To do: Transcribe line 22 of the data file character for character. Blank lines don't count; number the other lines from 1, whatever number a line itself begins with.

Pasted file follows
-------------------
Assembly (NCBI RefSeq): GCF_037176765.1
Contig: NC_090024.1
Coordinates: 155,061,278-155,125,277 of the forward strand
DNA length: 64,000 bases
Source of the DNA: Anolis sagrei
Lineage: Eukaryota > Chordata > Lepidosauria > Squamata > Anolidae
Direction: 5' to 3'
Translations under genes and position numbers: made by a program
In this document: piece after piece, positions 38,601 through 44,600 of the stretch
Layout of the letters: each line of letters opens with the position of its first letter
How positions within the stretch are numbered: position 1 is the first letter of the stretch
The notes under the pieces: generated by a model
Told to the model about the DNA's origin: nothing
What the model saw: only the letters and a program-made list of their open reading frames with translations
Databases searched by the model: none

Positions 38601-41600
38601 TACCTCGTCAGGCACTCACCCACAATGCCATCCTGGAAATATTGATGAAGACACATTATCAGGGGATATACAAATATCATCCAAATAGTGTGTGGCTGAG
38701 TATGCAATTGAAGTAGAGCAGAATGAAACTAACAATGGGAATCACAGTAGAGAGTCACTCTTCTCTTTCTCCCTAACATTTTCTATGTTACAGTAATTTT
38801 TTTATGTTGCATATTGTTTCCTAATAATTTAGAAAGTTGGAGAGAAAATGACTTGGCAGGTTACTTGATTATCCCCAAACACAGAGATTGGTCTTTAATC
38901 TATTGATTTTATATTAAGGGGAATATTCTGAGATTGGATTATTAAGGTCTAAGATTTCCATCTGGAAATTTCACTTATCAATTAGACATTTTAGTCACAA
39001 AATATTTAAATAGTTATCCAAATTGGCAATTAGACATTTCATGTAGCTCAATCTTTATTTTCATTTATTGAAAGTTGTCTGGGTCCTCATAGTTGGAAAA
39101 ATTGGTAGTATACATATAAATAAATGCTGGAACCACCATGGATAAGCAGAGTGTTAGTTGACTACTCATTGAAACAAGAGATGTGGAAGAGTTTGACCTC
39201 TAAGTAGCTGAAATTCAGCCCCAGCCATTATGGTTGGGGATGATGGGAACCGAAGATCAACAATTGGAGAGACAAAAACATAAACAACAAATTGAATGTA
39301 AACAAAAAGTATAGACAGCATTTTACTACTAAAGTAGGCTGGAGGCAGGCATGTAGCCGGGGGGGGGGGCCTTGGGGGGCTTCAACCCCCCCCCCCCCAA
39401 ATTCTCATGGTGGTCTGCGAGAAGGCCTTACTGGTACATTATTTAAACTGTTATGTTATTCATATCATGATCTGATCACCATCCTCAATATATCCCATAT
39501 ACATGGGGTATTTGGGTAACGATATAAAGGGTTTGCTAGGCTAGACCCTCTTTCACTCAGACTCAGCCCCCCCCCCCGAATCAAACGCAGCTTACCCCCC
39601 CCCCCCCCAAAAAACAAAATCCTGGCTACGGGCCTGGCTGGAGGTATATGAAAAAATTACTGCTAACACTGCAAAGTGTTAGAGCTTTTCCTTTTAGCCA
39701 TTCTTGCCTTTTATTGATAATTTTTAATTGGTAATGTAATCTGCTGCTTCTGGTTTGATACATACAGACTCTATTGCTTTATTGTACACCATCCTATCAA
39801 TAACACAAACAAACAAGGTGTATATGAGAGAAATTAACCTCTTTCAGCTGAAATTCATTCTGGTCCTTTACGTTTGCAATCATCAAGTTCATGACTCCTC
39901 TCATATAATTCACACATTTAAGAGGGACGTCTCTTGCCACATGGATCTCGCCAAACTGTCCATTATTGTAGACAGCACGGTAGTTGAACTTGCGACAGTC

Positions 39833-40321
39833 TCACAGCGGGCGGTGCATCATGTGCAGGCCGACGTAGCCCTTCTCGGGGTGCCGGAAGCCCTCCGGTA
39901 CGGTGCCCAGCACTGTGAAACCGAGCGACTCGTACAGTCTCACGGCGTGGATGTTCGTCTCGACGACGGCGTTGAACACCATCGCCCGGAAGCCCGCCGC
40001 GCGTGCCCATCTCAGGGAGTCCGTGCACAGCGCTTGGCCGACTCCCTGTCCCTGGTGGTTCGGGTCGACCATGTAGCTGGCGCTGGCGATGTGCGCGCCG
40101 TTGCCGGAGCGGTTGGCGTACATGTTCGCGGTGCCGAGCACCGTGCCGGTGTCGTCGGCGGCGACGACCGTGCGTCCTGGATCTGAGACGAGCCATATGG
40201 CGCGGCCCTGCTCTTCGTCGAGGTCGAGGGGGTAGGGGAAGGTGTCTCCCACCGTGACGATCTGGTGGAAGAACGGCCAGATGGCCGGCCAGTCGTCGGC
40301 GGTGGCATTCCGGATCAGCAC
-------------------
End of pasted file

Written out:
39101 ATTGGTAGTATACATATAAATAAATGCTGGAACCACCATGGATAAGCAGAGTGTTAGTTGACTACTCATTGAAACAAGAGATGTGGAAGAGTTTGACCTC